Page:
Fire departments across Long Island are finding creative ways to pay tribute to healthcare workers. The Bethpage Fire Department led a caravan around St. Joseph Hospital on April 16, their cheers and lights bringing reprise to the nurses watching. The Hyde Park Fire Department also led a caravan of trucks and cars from the community to show support for healthcare workers at the Parker Jewish Institute.
The PPE donations, cheers, and caravans from the Long Island community combined in a display of public support.
New York City Health + Hospitals
On April 14, nurses gathered in front of Lincoln for a candlelight vigil, an homage to healthcare workers on the front lines in the COVID-19 pandemic. Elsewhere in the Bronx, nurses at Jacobi Medical Center have protested conditions. "Any measures to re-open need to be based on science and fact, not profit and fiction," said Jacobi LBU President Kelley Cabrera, RN.
Diary entries in April from NYC H+H nurses indicated 68 percent lacked adequate PPE. The last week of April that figure dropped to 58 percent. Still, more than half the nurses who forwarded diary entries last month were working with inadequate PPE—still.
One newly active member at a NYC H+H facility drafted a petition with her co-workers for better PPE which resulted in greater compliance with the Governor’s “at least one N95 a day” directive. Another NYC H+H nurse, frustrated with management intimidation, organized fellow nurses to go in groups of twos and threes to sign out their daily N95s. Others did email blitzes to nursing management and HR for fit-testing, organized walk-ins to the command center, and held rallies and press conferences.
Montefiore Medical Center
While the census has come down, hundreds of patients remain critically ill in the ICUs, some of these units are makeshift. At times, ICU nurses are caring for four patients, well beyond the scope of what’s safe. While the peak may be passing, nurses and public health experts warn that a re-opening without a fully staffed hospital runs a serious risk, as a second surge may occur.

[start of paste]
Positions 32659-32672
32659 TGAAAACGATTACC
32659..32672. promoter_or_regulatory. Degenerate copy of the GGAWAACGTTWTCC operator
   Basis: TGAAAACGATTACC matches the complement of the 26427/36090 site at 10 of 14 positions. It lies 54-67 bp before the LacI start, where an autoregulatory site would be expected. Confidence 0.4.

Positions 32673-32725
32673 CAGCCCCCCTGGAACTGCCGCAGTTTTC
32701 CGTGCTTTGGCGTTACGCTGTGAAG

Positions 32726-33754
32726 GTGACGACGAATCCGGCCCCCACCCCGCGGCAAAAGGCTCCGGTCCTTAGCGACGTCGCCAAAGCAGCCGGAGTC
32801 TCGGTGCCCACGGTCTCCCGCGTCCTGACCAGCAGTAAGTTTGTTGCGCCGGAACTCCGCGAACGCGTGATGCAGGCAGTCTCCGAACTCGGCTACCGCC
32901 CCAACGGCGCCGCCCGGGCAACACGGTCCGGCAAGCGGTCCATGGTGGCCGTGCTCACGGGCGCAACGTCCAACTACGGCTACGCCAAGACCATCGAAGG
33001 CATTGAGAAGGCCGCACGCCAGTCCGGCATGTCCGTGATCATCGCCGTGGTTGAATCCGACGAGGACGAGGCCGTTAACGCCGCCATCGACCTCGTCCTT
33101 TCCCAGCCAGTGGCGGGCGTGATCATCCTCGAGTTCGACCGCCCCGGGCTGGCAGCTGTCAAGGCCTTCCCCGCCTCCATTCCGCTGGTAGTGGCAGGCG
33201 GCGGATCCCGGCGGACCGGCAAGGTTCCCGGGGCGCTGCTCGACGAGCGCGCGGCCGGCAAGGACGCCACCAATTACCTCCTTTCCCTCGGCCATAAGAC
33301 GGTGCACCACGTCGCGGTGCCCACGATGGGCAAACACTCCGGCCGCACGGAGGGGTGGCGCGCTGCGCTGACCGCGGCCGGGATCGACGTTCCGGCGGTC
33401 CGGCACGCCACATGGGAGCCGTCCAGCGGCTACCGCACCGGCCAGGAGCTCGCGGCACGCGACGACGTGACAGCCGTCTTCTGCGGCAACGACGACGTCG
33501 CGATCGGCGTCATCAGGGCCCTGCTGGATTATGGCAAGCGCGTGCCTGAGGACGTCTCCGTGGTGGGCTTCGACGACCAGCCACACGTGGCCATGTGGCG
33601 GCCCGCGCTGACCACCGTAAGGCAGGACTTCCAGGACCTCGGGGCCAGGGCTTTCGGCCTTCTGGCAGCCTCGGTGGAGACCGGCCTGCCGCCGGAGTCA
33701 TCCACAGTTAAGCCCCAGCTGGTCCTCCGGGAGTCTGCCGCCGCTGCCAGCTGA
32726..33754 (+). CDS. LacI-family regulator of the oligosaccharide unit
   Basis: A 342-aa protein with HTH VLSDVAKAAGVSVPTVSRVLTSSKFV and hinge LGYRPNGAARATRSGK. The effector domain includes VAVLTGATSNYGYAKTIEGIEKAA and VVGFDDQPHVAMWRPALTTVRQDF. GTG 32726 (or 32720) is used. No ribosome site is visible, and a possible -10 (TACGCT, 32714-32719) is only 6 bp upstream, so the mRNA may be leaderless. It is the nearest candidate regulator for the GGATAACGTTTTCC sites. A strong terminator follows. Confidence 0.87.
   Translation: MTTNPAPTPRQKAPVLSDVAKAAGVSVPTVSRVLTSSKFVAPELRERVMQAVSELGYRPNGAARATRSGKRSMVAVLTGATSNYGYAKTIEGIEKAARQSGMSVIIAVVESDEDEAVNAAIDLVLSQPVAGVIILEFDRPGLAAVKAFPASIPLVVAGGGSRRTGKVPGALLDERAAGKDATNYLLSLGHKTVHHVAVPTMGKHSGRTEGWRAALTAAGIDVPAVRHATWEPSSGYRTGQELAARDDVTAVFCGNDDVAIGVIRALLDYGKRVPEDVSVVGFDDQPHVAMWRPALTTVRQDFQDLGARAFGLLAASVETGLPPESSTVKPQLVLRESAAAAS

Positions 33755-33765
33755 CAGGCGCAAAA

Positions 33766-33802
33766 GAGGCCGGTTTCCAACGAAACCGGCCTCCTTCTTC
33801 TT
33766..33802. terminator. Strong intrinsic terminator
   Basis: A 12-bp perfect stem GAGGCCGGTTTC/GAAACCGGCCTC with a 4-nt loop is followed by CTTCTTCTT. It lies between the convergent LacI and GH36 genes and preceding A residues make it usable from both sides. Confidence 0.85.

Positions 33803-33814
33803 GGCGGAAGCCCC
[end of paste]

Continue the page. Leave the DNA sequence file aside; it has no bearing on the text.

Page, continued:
“It didn’t have to be this way,” said Rochelle Alexander, a Montefiore Weiler Endoscopy nurse. “We need more staff and resource nurses who can help us. I have the desire to do my best, but I can’t staff the whole floor. Typically the tele nurse has a 5 to 1 ratio. But now we do that some days with an ICU level of care.”
Alexander has been floating to a new unit every single day. She’s often working in one of the makeshift ICUs that Montefiore hurriedly created.
“Our cup is empty,” she said. “The ratios are still not where they should be. Our frustration is mounting and we need help.”
However, nurse pressure has produced important improvements. “We have fought for daily masks and we get them,” she said. “But there’s a long road ahead.”
Thankfully, the crisis seems to be tapering.
“The COVID admissions are dropping and the ventilator usage is slowing,” she said. But she cautioned against dropping our guard.
“We’re not through this yet,” Alexander said. “We are concerned about a second wind of COVID. If we have not eradicated it fully we will see it again. We want to be hopeful about the treatments and vaccines under research. But we’re still so early in the game. It is a fearful situation. We need to reopen slowly and not feet first.”